In its opening weekend at the Polish box office, Kler [Clergy] was number one, its takings around six times the takings of the number two. In weekend number two, it still outgrossed the second place film by a factor of five, and that second place film was Venom on its opening weekend. That's despite, and possibly because of, the objections of the Catholic church to the film and some attempts to ban it. Kler does show the hold the Church has in a strongly Catholic country, and Wojciech Smarzowski's film is a pungent satire of the corruption inside it.
At first, Kler seems a broad comedy, of official figures misbehaving while off duty and not being as squeaky-clean as they would seem to be, rather along the lines of the traffic cops of Smarzowski's earlier local hit Traffic Department. Dozing off while hearing confession and lifting cash from the collection plate are not the worst of it. Three priests meet up, and have more than a few drinks, on the anniversary of a seminary fire which could have killed them. Andrzej Kukula (Arkadiusz Jakubik) becomes involved in the case of an altar boy who has attempted suicide. The medical investigation reveals that the boy has been sexually abused, something which triggers memories of Kukula's own youth in the seminary. Leszek Lisowski (Jacek Braciak) is involved with all sorts of not-quite-legal business deals for the Church. Tadeusz Trybus (Robert Więckiewicz) is fond of the booze, and is breaking his vow of celibacy with Hanka (Joanna Kulig), who is now pregnant and wanting an abortion, illegal in Poland.
Smarzowski's command of tone in the film is first-rate. After half an hour or so, the laughs largely die away and what's left is not funny at all. The theme of child sexual abuse is not graphically portrayed, for which many will be thankful. However, the verbal references, while not as graphic as those in the similarly-themed Chilean film The Club, are still strong enough to gain the film its 18 certificate. By the end of the film, when full extent of the corruption involved has become clear, any laughter has completely died in our throats. Smarzowski evokes the Last Supper in one shot, to icy effect and the final scene is dark indeed.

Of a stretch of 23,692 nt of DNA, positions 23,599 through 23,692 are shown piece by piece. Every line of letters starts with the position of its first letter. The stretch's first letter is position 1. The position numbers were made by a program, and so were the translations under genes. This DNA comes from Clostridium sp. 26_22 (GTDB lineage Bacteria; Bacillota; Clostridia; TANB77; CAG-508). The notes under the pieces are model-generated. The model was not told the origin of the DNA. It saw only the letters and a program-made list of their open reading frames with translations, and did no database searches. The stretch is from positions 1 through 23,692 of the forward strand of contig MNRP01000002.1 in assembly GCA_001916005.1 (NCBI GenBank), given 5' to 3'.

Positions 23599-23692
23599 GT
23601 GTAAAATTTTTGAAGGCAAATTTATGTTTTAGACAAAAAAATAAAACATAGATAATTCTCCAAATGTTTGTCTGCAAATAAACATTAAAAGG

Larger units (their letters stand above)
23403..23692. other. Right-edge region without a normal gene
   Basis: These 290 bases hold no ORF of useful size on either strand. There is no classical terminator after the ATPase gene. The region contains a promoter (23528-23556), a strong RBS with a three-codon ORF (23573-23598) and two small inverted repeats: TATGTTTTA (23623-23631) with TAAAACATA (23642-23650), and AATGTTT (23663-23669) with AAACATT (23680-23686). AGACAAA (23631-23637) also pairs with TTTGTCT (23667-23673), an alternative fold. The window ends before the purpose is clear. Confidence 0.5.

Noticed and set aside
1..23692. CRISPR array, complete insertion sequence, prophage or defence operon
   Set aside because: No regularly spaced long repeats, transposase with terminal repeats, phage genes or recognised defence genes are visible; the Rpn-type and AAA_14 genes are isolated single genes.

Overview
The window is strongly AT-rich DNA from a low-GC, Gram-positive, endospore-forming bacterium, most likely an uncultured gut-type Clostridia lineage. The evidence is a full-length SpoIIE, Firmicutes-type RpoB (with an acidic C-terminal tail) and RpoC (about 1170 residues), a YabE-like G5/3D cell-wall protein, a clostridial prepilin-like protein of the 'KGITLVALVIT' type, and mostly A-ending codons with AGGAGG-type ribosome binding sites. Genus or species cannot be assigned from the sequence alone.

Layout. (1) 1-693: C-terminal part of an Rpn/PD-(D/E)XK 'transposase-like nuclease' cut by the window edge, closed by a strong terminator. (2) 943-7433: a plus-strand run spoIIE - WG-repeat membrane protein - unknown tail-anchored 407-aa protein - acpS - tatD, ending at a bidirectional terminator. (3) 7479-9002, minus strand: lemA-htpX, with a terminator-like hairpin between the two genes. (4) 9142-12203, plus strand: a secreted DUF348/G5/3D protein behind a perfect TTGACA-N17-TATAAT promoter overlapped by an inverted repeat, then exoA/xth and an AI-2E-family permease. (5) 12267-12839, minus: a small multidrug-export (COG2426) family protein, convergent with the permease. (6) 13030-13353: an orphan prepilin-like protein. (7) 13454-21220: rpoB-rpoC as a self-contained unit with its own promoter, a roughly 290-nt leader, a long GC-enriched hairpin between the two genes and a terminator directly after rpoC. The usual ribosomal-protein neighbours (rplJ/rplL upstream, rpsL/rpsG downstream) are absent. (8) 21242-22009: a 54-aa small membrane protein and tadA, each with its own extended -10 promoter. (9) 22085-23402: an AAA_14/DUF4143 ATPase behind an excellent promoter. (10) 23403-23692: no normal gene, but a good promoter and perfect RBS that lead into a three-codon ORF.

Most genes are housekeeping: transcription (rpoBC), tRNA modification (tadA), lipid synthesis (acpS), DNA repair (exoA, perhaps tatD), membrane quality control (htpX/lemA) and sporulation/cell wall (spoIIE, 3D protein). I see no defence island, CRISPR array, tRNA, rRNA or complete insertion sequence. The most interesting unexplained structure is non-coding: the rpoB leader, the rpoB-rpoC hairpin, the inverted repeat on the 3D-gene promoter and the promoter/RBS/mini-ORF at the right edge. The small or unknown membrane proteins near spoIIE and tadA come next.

The film, shot in Warsaw and Kraków, with some scenes on locations in the Czech Republic (it's a Polish/Czech/Italian coproduction), is naturalistic in style and generally well paced over its slightly overlong two and a quarter hours. The lead performances, and Janusz Gajos as the local Archbishop are strong, with Kulig probably the best known outside Poland, for her roles in Paweł Pawklikowski's films, including one of the films of this year Cold War. Given a cinema release on the UK's well-established Polish-film circuit, Kler may not have the same impact in a more secular country like Britain, but its themes are still very recognisable here.